Josie Natori at her piano, and browsing her archival collection at her home.

Most know her as a self-made Filipina businesswoman-turned-designer specializing in lingerie and sleepwear, but Josie Natori insists she’s “a musician number one in my soul.”

Natori, who turned 70 in May, started taking piano lessons at her mother’s request when she was age 4. “In the Philippines, it is a given that every child plays an instrument, no matter from what walk of life,” she says. “It’s not even a choice. You just do it.”

At age nine, she played her first concert, and by 50, she had become so devoted to piano that she destroyed a wall in her Manhattan apartment so her Steinway could be hoisted out of it and into Carnegie Hall. There, at the prestigious music venue, Natori gave the performance of her life.

“It is a highlight,” she recalls of her 50th birthday concert at Carnegie. “The Nineties were a very difficult decade in the business. In the Eighties, I couldn’t do anything wrong, and in the Nineties, I couldn’t do anything right. The only thing I did right was this concert.” It was, she says, a gift to herself — one that 2,800 people watched her unwrap.

Complete with an 85-member orchestra, the performance was the culmination of three years of rehearsing Schumann’s “Piano Concerto in A Minor.” But despite her tireless practice, Natori recalls that her delivery was flawed. “I had a moment where I forgot something and I stopped, but I got back to it,” she says. To this day, people remember her “blip” — “I don’t call it a ‘mess up'” — and how quickly she recovered. Carnegie Hall isn’t for the faint of heart.

She had hoped to throw another birthday concert at age 60 and again at 65, but both times, family matters — her son’s wedding, her father falling ill — took priority. “You never duplicate things in life, anyway,” she concludes.

Her mother’s love for the ivory keys wasn’t the only thing Natori inherited from her. She also takes after Angelita Almeda’s habit of collecting.

I wouldn’t call her a shopaholic, but I guess in a way [she is],” Natori says of Almeda, who primarily collects art. “Me, I never really started buying until I came to school here [in the U.S.] at age 17. I would spend weekends going to the antique market — [10th Street and Broadway] was Antique Lane. All the dealers were there.” She took a liking to English furniture, became obsessed with Art Deco and Art Nouveau, and eventually formed an emotional connection to Oriental art.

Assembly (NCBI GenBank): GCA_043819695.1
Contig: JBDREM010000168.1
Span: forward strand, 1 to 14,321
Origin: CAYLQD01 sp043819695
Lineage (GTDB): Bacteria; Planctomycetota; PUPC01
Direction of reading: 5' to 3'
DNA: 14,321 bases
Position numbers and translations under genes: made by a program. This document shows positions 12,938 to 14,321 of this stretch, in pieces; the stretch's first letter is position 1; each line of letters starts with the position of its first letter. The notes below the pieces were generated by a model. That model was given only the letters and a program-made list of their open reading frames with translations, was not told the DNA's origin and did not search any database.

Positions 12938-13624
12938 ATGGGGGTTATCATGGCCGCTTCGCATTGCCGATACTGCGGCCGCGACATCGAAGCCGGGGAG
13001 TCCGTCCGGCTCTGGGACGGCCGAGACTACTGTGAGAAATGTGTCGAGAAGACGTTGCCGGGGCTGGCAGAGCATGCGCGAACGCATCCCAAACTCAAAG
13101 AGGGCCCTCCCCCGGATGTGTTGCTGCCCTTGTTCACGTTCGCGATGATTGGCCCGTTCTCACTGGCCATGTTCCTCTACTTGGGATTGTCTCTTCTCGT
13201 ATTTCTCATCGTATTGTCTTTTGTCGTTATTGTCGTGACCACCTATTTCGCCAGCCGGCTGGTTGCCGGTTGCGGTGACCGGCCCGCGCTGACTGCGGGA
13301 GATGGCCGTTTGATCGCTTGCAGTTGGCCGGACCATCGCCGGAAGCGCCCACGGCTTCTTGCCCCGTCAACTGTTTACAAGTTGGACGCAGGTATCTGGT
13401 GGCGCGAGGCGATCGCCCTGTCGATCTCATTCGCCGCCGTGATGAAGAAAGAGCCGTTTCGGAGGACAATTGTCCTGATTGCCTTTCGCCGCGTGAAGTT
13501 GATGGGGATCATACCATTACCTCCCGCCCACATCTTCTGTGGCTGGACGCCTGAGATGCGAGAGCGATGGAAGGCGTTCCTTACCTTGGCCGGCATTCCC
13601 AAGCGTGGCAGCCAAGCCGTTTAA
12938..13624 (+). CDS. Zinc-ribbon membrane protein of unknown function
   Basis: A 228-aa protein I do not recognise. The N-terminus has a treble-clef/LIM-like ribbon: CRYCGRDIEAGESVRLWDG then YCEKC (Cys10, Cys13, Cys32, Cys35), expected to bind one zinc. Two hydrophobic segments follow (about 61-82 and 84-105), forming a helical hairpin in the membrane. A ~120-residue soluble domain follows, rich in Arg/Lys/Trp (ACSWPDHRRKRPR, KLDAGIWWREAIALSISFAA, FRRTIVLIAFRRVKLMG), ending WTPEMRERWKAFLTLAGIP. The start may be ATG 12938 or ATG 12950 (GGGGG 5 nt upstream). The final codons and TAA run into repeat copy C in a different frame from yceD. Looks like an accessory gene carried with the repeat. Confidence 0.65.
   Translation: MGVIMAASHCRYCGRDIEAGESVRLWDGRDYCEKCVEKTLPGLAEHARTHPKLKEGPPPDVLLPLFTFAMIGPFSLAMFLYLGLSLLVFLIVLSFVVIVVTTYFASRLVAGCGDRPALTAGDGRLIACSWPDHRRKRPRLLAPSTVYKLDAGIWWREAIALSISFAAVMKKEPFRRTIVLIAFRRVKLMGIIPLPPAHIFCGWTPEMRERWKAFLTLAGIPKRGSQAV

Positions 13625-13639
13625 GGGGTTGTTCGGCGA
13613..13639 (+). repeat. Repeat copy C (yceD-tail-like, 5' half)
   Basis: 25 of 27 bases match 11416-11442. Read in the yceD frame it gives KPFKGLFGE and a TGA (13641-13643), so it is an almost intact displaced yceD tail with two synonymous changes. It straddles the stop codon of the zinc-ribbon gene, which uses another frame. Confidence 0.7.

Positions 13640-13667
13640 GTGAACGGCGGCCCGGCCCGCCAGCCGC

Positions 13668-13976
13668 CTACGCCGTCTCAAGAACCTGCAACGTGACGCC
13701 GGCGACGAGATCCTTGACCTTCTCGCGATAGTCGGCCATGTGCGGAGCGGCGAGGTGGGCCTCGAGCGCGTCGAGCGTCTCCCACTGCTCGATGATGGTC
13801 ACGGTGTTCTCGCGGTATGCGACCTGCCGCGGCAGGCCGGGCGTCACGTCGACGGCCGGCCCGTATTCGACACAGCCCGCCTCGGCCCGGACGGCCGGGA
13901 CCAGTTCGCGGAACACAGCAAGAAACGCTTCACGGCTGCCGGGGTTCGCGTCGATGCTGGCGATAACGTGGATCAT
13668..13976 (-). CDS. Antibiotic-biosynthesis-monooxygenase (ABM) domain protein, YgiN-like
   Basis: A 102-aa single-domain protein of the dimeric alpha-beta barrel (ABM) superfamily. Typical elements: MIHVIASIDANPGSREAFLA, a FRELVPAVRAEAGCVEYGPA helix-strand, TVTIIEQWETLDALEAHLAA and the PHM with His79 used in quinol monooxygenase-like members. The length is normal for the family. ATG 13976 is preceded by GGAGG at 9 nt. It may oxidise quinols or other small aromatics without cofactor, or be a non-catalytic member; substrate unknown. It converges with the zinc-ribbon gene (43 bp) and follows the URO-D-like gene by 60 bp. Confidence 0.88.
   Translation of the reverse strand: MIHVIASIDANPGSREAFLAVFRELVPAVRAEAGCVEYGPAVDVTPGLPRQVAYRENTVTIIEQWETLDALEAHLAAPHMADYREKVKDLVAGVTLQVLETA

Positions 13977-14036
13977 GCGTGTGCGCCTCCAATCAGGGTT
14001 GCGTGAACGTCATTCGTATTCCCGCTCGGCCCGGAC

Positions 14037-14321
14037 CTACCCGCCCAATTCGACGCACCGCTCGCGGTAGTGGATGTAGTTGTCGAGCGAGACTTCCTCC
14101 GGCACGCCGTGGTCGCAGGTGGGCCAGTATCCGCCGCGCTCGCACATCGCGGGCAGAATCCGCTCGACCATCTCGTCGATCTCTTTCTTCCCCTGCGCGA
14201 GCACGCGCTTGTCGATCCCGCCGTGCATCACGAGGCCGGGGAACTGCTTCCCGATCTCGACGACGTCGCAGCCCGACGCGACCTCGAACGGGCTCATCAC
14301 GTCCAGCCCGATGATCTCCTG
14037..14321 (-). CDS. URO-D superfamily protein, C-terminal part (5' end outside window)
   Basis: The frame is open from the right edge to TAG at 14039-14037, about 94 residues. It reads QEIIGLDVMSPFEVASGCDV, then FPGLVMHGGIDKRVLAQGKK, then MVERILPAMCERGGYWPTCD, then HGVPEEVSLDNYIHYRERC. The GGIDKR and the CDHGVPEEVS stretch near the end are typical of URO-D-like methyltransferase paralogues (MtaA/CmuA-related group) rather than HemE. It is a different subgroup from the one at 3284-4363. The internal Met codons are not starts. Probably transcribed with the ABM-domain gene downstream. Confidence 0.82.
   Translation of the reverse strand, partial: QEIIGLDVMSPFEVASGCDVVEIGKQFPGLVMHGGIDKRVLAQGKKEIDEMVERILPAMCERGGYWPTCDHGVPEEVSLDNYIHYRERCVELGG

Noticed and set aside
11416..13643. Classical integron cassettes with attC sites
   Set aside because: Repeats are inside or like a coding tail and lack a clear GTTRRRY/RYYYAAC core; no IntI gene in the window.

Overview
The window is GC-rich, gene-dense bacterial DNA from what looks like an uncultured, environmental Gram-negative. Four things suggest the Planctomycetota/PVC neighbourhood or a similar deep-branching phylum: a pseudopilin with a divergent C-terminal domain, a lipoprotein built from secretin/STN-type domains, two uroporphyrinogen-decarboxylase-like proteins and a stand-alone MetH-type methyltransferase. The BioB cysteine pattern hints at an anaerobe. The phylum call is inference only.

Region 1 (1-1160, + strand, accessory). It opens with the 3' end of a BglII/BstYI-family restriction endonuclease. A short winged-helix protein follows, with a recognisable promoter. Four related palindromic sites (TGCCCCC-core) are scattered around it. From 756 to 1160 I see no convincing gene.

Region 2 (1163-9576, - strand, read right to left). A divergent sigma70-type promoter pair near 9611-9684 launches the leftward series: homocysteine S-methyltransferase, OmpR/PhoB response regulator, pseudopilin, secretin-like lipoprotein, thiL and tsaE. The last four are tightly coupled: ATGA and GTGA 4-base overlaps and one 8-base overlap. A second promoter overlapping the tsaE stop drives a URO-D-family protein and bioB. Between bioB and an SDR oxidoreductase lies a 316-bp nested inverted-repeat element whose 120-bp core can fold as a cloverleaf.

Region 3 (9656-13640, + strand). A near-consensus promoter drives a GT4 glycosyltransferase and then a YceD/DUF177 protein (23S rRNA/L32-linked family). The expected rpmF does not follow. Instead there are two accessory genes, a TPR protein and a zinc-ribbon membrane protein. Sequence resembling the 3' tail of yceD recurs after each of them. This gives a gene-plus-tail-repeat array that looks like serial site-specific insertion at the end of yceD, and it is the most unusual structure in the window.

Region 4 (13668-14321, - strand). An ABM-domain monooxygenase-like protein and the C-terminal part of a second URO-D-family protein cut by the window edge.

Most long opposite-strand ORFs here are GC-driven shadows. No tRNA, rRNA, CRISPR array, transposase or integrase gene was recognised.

“There was something in the exotic I liked about it,” she says. “That doesn’t mean I don’t do anything that’s not Asian, but it’s in the DNA. It’s an iconic thing and it’s become a strong point. You look from far away and say, ‘That’s Natori.’”

A self-described shopaholic, Natori has acquired hundreds — possibly thousands — of pieces through the years that now make up her inspiration archive. She took WWD through a small portion of it in mid-August, but reveals there are “other cabinets in other rooms,” items in her warehouse and even more in her Manhattan and Paris apartments.

She revisits the archive on a seasonal basis and encourages her employees to do the same — if ever they ask to buy new fabrics and prints, Natori first points them in the direction of the archive. “It is clearly to me one of our biggest assets,” she says. “When our licensees come, they go bananas. When you think about people today, they sell you a paper print for $600. Give me a break — I have the original.”

She’s a bit overwhelmed by what she perceives to be the archive’s disorganization — to an outsider, it appears the opposite — but perhaps it’s the sheer volume that causes her anxiety.

“Sometimes I worry so much if something should happen to me,” she says. “I feel like I’m not taking care of it the way I should, but organizing the archive is such an undertaking.” She’s hired a museum expert to restore some of the items, mainly the most valuable ones, which live on the walls of her apartment. Her all-time favorite is a print with 5,000 Buddhas — “each one different from the next” — all in gold thread.

“Can’t buy everything, but you know, it’s been fun,” she says. “It’s not over yet.”

A shopaholic through and through.